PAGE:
Seems that more than a few other rappers have had their hackles raised by Kanye and Jay-Z's sampling of Otis Redding. First it was Chuck D's take, now it's Jasiri X.
Just to broaden it a little bit, Watch the Thone, the much-hyped Ye/Jay collab, is earning mixed reviews at best. Chris Richards of The Washington Post is probably the most fair-minded on the contradiction presented by this album when he says "Over the course of 16 tracks, rebellion is consistently tempered with gluttony--the two dissonant spirits that make this country great." Others have been less meta; Kyle Anderson of Entertainment Weekly called it "cluttered and disjointed, as though Jay and 'Ye built their garish castle in the sky via FedEx and text messages." Those even less forgiving have basically called it a testament to just how overblown and disconnected mainstream hip-hop culture has become. Ugh.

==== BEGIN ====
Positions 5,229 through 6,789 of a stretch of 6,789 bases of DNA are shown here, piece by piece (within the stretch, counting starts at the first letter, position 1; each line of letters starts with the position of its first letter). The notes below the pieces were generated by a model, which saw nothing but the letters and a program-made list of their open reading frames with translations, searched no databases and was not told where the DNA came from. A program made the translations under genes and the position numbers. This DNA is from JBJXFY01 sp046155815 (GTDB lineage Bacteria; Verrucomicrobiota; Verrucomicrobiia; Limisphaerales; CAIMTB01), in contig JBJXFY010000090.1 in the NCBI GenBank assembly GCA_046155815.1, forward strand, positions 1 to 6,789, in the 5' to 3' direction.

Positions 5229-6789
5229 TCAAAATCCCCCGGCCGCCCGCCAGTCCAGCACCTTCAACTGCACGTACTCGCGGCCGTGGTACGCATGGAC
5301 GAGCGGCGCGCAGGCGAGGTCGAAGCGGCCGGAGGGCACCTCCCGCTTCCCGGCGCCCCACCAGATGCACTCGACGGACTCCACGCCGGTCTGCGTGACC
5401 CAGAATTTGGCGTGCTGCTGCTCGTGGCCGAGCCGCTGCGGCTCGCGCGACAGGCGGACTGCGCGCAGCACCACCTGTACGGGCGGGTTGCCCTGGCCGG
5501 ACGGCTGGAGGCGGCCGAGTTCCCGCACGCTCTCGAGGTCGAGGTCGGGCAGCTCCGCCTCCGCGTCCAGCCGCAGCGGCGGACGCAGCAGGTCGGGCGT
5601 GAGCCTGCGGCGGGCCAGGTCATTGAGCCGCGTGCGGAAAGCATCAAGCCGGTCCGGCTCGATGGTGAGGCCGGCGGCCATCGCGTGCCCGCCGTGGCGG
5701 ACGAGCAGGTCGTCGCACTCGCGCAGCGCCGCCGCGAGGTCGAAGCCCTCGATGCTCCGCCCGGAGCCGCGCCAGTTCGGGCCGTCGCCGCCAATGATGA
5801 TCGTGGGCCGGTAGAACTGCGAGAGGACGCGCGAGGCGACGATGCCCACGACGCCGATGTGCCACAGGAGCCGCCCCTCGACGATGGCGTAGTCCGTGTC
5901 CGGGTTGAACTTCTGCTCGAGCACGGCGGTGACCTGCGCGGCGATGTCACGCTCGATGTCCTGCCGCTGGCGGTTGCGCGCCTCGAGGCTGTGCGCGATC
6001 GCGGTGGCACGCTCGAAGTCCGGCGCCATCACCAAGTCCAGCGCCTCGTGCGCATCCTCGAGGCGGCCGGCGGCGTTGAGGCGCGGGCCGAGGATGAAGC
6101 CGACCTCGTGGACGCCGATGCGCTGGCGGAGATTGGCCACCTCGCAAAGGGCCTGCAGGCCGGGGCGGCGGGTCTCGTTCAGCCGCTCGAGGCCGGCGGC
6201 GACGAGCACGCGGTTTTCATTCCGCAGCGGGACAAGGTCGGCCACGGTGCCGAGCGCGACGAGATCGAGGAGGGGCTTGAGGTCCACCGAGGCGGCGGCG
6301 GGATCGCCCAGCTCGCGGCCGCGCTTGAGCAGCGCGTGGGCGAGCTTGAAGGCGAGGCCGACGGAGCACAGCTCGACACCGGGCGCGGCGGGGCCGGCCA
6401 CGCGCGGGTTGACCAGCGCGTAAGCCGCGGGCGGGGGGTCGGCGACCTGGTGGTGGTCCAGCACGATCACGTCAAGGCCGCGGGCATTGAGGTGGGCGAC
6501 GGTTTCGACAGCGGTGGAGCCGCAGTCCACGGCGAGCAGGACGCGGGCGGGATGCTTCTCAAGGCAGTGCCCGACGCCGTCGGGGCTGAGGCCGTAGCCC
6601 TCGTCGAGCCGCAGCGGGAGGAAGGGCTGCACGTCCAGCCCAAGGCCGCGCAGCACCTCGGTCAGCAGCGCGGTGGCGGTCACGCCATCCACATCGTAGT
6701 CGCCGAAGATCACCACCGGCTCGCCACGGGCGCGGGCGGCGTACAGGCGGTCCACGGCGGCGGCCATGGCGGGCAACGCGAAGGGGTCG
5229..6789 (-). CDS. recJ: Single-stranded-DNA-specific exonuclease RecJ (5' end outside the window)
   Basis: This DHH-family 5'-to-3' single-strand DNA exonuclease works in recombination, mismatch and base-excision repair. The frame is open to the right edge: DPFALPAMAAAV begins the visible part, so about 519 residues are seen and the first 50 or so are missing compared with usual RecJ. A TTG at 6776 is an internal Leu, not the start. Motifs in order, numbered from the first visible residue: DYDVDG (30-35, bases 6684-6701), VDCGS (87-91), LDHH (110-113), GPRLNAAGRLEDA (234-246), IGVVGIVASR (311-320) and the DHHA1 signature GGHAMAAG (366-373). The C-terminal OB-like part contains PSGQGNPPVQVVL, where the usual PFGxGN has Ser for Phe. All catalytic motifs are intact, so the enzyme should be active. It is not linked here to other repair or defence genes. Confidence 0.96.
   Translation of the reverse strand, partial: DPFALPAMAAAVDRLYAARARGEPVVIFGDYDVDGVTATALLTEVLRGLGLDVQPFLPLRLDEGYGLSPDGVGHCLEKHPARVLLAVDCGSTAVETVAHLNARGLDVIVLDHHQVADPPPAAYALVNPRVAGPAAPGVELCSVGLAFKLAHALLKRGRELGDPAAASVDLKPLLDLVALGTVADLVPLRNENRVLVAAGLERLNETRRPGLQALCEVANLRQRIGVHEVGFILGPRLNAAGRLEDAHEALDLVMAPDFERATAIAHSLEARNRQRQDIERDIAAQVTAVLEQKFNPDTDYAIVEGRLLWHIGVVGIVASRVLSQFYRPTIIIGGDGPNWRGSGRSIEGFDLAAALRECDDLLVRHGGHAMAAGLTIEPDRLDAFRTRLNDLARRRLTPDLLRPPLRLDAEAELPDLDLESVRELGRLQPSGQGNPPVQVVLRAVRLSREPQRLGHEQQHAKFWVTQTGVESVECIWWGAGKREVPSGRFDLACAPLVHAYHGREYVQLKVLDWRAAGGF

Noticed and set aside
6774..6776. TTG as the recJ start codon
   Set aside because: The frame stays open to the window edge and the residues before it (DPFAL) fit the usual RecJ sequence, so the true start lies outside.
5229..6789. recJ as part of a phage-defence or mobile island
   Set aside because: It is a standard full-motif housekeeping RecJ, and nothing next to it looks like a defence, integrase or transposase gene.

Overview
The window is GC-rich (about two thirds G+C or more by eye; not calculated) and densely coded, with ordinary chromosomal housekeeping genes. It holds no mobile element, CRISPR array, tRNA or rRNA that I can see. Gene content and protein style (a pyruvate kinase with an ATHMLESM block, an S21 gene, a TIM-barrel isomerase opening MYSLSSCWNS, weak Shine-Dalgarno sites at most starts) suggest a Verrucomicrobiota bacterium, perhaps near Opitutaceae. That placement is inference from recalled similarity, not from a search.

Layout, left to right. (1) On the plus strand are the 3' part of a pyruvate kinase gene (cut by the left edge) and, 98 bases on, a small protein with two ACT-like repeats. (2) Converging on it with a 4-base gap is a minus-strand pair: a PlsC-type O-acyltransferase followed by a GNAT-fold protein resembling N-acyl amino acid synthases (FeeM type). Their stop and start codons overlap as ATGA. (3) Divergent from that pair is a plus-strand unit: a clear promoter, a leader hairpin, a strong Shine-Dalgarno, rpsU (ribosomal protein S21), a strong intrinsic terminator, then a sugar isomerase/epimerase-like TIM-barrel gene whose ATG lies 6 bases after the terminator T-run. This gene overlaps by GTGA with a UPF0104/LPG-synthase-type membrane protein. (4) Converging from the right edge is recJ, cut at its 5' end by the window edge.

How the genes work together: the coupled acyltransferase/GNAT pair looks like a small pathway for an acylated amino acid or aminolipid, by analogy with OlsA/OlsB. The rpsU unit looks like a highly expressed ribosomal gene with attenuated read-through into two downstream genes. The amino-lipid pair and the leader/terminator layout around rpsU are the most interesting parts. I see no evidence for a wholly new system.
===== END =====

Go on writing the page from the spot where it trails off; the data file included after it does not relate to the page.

But the track "Otis" in particular has really stirred some responses up. It's an admittedly hot beat, and its inclusion of one of the absolute greatest soul artists does indeed pull on the deep roots of Black American music. It's easy to see how some have interpreted the track as Kanye and Jay-Z's take on the African-American dream coming full circle.
Jasiri, like Chuck, sees that circle ending up in a very different place, however. His use of the beat puts two other "throne-dwellers" on the hot-seat. Even more than Chuck's take, Jasiri X's grilling of the Bush dynasty seeks to reframe rap's present context. While Jay and Ye almost appear to be retreating from it, Jasiri takes it head on. And to be perfectly honest, the lyrical content here is better suited for Redding's depth--at least in this writer's estimation.